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March 2016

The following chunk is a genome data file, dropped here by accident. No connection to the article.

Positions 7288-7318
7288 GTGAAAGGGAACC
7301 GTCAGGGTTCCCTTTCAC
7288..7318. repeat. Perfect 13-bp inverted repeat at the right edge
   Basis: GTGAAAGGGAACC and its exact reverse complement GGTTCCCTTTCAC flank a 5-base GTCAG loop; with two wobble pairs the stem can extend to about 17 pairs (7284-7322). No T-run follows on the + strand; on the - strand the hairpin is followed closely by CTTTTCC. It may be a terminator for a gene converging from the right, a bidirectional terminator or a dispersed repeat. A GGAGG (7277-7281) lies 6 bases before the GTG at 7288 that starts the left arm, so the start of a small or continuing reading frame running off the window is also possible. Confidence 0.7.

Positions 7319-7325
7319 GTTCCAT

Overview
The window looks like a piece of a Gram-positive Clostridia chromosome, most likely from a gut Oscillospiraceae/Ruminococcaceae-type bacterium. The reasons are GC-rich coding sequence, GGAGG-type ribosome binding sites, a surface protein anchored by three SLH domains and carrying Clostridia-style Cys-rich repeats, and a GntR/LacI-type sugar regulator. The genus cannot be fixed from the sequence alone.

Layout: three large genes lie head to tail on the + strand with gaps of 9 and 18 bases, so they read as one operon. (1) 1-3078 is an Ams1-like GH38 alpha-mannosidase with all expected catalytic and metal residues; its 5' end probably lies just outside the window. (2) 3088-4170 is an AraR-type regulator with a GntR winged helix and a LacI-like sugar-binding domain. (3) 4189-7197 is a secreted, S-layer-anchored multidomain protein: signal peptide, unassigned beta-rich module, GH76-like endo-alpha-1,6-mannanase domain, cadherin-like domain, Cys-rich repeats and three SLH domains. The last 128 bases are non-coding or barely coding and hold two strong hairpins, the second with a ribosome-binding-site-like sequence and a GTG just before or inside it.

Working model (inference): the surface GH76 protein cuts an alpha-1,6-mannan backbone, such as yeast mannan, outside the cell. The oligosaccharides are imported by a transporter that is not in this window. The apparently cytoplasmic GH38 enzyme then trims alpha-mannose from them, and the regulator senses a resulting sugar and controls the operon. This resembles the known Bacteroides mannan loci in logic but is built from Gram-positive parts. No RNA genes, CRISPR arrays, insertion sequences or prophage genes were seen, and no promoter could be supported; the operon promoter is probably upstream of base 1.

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DIGITAL INTERMEDIATES 26 POST MARCH 2016 different, mastering requires different passes for the video HDR master — generally at either 1,000 or 4,000 nits — and the theatri- cal HDR master, which is measured at 108 nits, Nakamura explains. The additional grading passes require studios to build more time and money into the post workflow. "It's so early and HDR mastering is constantly evolving, so things may change in the future," Nakamura says. "But studios have to be prepared for any outlet to show their content, and they have to protect their content for future distribution and archiving." CHAINSAW DI today is "a very broad term for a process that started as some- thing very specific," notes Joe Finley, a colorist at Chainsaw (www. in Hollywood. DI has left its film roots almost entirely in the past, in Finley's experience. "The last feature I did that shot on film was The Descendants," he says. The indie horror film he color graded last year, The Devil's Candy, was shot on Arri Alexa. His current projects — Game of Thrones (Finley has been its colorist since Season 2), the new USA sci-fi series Colony, and the new PBS Civil War series Mercy Street — were all shot on Alexa. With the migration to digital, DI for features and DI for script- ed television have become "one and the same," says Chainsaw's general manager Steve Purcell. "The feature and TV worlds have melded together; there's a tremendous amount of overlap in the workflows. From camera to delivery, scripted shows and features are very, very similar." Back in the day, there wasn't much crossover among those who worked in production and post production of features, tele- vision, commercials and music videos, Purcell recalls. But today, "creative teams move freely between different types of content. Their cameras are the same, their edit systems are the same, their color correction platforms are the same. It's an exciting time for creative talent to be able to flow between TV and film projects." Chainsaw performs DI for features in its 4K theater equipped with a Christie projector and 65-inch plasma TV; six color suites handle DI for television. Blackmagic Design DaVinci Resolve and FilmLight's Baselight color correction systems are deployed, at the colorist's preference, for both features and TV. Before color grading got underway for Mercy Street, the Civil War medical drama that just finished its first season on PBS, Finley and the show's creators "talked extensively about the color palette," he reports. "They didn't want it to be sepia but it had to have a period look. So I played a lot with saturation and contrast to give it a distinctive look." Of course, "the stunning wardrobe and set decoration" went a long way in helping to create the look of Mercy Street, says Finley. And "the cinematographers did a great job lighting the show. I was sent Arri log material, then played with very subtle tones and color palettes to enhance what they shot." Purcell says that 4K delivery has made big advances in the past year, and HDR looks to follow suit. "We're finding that even traditional awards shows and reality shows have 4K deliveries today. A year ago, 4K was a discussion point, and now it's manda- tory. We've been testing and exploring HDR — there's a lot of talk about it. It's right on the horizon." DIGITAL JUNGLE At Hollywood's Digital Jungle (, DI "means digital finishing more than anything else," says presi- dent Dennis Ho. "We still use the term with clients so there's no miscommunication, but we drill down to discuss their needs and what they'd like to accomplish. We like our clients to define their terms." Digital Jungle's wide array of services begins with digital dailies or 4K film scans on Lasergraphics' Director and extends to conforming on Quantel Pablo or Autodesk Smoke; final color grading on Pablo in the 4K theater with Barco projection or in a color suite with Blackmagic Design DaVinci Resolve; VFX with The Foundry's Nuke, Adobe After Effects and Imagineer Systems' Mocha; and audio sweetening and mixing with Avid ProTools 11 and a new Avid S6 console. Most of Digital Jungle's DI clients hail from the independent filmmaking community where budgets are always a challenge. "We have to do more with less time and less money; we have to find ways to maximize our rooms and find creative solutions for clients," he says. "We try to meet their highest priorities for finishing and come to a middle ground on their 'wish list.' Our goal is to finish projects with limited budgets that everyone can be proud of." Digital Jungle recently completed DI for Broken Memories, a drama directed by Michael Worth about dementia and Alzheimer's disease, which stars Rance Howard, Ron Howard's father. Coproduced by Digital Jungle Pictures, it was shot on Arri Alexa, whose high dynamic range enabled the use of natu- ral light for almost all interiors and exteriors, notes Ho. Alexa Raw footage was graded by colorist Chuck Crews. Although no distribution deal is in place yet, Digital Jungle de- livered a 2K DCP package, HDCAM SR, Blu-ray and DVDs, and ProRes 444 for archiving. "The picture runs beautifully in the theater and on flat screens as well," Ho reports. Digital Jungle also did the DI for A Better Place, which Ho co-wrote, directed and edited; it's his long-form directorial debut. It explores social commentary through a coming-of-age story wrapped inside a metaphysical morality tale and stars Steven Todt and Garrett Wareing. Currently on the festival cir- cuit, it has taken two Best Picture awards at LA festivals, along with a Best Director award at the Lyon (France) International Chainsaw's (L-R) Finley and Purcell perform DI services in the studio's 4K theater using Resolve and Baselieght systems. Dennis Ho's (inset) Digital Jungle handled Broken Memories' DI.

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